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Corporate Responsibility: #UsToo, Part 1
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Corporate Responsibility: #UsToo, Part 1 - Executive Leadership Articles

Corporate Responsibility: #UsToo, Part 1

Executive Leadership Articles

Corporate Responsibility: #UsToo, Part 1

A year and a half after the #MeToo movement exploded across our news feeds, sexual harassment in the workplace remains a top-of-mind issue in social media and in break rooms everywhere. What are we doing in response, personally and professionally? And how do gender equity, transparency, and harassment policy fit into the sphere of corporate social responsibility? In part 1 of this series we’ll look at what people are saying about the issue.

CSR is about attention to the triple bottom line: people, profit, and planet. We can take the planet part out of consideration for this issue, but those other two are strongly connected to issues of workplace harassment, sexual or otherwise. First, the “people” part of the concept refers to employees, community members, and other stakeholders, so a company’s actions in addressing harassment problems and how it communicates its philosophies are an expression of its responsibility to all.

The profit piece of the puzzle is evident just from the way high-profile instances have played out. Companies are clearly aware of how public perception in harassment cases is connected to overall impressions of the companies. Television programs have been cancelled, movies have been shelved, and customer loyalties have shifted.

A study by the Harvard Business Review shows that “when people learn that a sexual harassment claim has been made in an organization, they not only see that organization as less equitable than an organization where no such claim was filed, but also less equitable than an organization where a claim of a different transgression, such as financial misconduct, was made.”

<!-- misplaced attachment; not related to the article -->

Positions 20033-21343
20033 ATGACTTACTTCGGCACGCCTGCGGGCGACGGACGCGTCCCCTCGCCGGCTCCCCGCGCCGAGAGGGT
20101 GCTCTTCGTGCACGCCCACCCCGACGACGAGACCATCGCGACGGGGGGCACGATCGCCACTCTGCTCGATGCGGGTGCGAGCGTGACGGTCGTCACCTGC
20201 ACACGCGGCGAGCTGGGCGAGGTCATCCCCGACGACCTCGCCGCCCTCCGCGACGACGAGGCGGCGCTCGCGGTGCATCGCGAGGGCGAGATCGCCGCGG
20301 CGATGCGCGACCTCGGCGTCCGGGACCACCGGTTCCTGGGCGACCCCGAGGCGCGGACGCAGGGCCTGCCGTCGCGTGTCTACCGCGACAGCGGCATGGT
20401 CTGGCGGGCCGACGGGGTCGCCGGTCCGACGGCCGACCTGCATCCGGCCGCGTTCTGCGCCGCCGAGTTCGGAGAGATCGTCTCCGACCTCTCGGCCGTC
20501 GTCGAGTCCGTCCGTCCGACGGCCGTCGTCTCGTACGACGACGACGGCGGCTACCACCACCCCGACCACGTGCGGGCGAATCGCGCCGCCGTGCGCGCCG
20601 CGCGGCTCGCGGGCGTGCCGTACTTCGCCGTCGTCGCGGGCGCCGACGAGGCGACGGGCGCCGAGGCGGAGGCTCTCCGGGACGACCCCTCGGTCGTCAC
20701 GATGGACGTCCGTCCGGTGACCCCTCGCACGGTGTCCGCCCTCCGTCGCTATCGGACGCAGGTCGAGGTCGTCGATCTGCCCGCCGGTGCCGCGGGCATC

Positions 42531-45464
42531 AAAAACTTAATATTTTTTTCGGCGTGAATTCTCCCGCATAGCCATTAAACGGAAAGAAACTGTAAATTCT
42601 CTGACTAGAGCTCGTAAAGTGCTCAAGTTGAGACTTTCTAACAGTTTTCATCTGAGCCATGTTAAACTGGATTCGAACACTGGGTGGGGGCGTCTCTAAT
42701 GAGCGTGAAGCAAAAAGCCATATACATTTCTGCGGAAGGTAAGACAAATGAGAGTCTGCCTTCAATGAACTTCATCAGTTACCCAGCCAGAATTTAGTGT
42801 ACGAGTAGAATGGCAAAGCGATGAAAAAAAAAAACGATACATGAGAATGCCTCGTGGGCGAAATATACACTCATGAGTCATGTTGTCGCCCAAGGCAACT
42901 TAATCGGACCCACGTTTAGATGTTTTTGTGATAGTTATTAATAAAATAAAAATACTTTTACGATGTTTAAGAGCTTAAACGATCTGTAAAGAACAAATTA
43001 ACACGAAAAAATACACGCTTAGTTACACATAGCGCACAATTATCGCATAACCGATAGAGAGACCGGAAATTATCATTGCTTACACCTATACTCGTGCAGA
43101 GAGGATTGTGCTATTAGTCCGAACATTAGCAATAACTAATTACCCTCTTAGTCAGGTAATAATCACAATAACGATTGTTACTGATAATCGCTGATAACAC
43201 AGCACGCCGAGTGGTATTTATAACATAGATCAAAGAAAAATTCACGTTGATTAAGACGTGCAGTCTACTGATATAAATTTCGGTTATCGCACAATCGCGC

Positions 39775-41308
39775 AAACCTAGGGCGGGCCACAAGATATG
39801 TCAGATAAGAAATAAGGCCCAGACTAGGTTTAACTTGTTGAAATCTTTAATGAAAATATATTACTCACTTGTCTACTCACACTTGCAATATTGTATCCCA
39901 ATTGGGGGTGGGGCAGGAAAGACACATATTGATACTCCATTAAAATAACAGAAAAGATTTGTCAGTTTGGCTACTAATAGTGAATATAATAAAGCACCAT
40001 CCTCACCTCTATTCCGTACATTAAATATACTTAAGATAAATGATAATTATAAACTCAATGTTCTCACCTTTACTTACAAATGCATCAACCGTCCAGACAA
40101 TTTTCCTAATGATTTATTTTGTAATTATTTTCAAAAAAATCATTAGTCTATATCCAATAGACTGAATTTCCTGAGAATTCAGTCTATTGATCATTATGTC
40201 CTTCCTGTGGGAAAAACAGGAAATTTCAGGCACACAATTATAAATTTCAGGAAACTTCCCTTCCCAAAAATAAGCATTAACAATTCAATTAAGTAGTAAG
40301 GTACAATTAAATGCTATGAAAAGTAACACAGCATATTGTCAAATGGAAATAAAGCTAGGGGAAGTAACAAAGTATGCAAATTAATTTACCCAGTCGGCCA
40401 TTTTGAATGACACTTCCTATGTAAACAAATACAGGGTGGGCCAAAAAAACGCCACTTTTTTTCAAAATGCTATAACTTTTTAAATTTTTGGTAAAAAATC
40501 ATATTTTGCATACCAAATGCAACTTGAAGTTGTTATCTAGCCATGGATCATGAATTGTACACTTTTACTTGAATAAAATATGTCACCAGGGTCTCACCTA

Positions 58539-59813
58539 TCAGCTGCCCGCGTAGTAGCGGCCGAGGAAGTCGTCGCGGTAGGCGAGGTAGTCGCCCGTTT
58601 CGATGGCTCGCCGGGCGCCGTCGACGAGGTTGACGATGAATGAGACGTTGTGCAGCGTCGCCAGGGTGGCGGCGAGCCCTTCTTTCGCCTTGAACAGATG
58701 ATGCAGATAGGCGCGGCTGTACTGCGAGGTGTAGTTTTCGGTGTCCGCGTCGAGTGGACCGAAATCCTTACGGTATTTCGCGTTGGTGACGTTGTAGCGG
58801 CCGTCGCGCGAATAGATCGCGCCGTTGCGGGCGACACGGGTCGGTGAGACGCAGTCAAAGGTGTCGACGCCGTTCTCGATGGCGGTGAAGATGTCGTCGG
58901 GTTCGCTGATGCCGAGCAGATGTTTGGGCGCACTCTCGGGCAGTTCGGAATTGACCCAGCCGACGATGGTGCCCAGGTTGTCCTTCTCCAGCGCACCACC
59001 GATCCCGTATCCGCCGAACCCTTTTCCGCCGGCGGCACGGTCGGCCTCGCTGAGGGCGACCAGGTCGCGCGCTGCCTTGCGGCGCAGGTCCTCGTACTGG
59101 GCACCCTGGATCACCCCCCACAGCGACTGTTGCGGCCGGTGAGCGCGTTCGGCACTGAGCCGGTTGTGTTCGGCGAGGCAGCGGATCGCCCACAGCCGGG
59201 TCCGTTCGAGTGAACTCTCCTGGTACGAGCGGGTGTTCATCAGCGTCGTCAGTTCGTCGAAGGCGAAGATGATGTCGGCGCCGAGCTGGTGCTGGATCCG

Respondents think less of a company with a sexual harassment claim has been made than one where a claim of financial misconduct has been made. A company’s treatment of people is more important to perception than its treatment of money.

Media attention has focused largely in the fields of entertainment, sports, and technology, but #MeToo has sparked conversation in companies everywhere. The insurance company AFLAC conducted a survey of 1001 workers nationwide and an additional 100 human resources managers on the topic of workplace harassment.

While the numbers largely support confidence in companies’ ability and willingness to respond appropriately to sexual harassment complaints, there’s an alarming number of employees with dimmer perceptions. 13 percent of employees have been sexually harassed at some point in their careers, including 24 percent of women who report to a male supervisor. 13 percent of employees believe there is a culture of silence about sexual harassment in their company. Data from HR managers, who have greater visibility into their companies, largely sustain employees’
experiences and beliefs.

Almost 100 percent of HR managers in the AFLAC survey rate acting ethically in their job as extremely or very important. Yet the numbers of employees (including senior management) who report having done or asked to do something unethical in their work is discouraging.

Part 2 of this series will take a look at what some experts recommend should be done by companies in this rapidly changing business climate.

Reference links:
Harvard Business Review: https://hbr.org/2018/06/research-how-sexual-harassment-affects-a-companys-public-image
AFLAC survey deck: https://www.aflac.com/docs/about-aflac/csr-survey-assets/2018-csr-survey-deck.pdf

 

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Corporate Responsibility: #UsToo, Part 1 - Executive Leadership Articles

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